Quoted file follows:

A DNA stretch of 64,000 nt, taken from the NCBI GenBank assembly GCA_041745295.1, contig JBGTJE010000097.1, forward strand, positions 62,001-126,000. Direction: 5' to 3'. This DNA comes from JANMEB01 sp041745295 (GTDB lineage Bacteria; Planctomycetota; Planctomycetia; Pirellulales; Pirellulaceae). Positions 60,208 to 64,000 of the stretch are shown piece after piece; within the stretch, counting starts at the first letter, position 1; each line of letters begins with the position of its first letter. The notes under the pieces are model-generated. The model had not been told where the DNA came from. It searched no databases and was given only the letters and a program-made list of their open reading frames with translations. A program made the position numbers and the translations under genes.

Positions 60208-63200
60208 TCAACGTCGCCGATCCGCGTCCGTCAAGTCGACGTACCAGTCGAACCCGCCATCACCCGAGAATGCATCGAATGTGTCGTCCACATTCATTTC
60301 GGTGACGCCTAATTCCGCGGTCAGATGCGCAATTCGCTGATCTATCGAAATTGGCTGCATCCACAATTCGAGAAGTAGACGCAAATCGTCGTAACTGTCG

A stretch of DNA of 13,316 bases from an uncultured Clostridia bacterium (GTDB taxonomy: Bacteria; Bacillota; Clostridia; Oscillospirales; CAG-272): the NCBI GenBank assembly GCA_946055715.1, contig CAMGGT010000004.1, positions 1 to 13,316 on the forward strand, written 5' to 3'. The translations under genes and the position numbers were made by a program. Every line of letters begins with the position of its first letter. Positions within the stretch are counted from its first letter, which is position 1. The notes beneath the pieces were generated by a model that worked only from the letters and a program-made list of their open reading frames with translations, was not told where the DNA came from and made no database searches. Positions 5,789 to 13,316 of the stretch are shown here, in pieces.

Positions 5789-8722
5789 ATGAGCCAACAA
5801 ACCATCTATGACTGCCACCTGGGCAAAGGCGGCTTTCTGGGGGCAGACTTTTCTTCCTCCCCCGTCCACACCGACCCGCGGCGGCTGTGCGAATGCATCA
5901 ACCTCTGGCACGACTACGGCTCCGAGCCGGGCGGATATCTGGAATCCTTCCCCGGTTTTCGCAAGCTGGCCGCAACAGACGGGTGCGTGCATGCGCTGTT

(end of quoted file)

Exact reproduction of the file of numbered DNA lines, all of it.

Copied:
A DNA stretch of 64,000 nt, taken from the NCBI GenBank assembly GCA_041745295.1, contig JBGTJE010000097.1, forward strand, positions 62,001-126,000. Direction: 5' to 3'. This DNA comes from JANMEB01 sp041745295 (GTDB lineage Bacteria; Planctomycetota; Planctomycetia; Pirellulales; Pirellulaceae). Positions 60,208 to 64,000 of the stretch are shown piece after piece; within the stretch, counting starts at the first letter, position 1; each line of letters begins with the position of its first letter. The notes under the pieces are model-generated. The model had not been told where the DNA came from. It searched no databases and was given only the letters and a program-made list of their open reading frames with translations. A program made the position numbers and the translations under genes.

Positions 60208-63200
60208 TCAACGTCGCCGATCCGCGTCCGTCAAGTCGACGTACCAGTCGAACCCGCCATCACCCGAGAATGCATCGAATGTGTCGTCCACATTCATTTC
60301 GGTGACGCCTAATTCCGCGGTCAGATGCGCAATTCGCTGATCTATCGAAATTGGCTGCATCCACAATTCGAGAAGTAGACGCAAATCGTCGTAACTGTCG

A stretch of DNA of 13,316 bases from an uncultured Clostridia bacterium (GTDB taxonomy: Bacteria; Bacillota; Clostridia; Oscillospirales; CAG-272): the NCBI GenBank assembly GCA_946055715.1, contig CAMGGT010000004.1, positions 1 to 13,316 on the forward strand, written 5' to 3'. The translations under genes and the position numbers were made by a program. Every line of letters begins with the position of its first letter. Positions within the stretch are counted from its first letter, which is position 1. The notes beneath the pieces were generated by a model that worked only from the letters and a program-made list of their open reading frames with translations, was not told where the DNA came from and made no database searches. Positions 5,789 to 13,316 of the stretch are shown here, in pieces.

Positions 5789-8722
5789 ATGAGCCAACAA
5801 ACCATCTATGACTGCCACCTGGGCAAAGGCGGCTTTCTGGGGGCAGACTTTTCTTCCTCCCCCGTCCACACCGACCCGCGGCGGCTGTGCGAATGCATCA
5901 ACCTCTGGCACGACTACGGCTCCGAGCCGGGCGGATATCTGGAATCCTTCCCCGGTTTTCGCAAGCTGGCCGCAACAGACGGGTGCGTGCATGCGCTGTT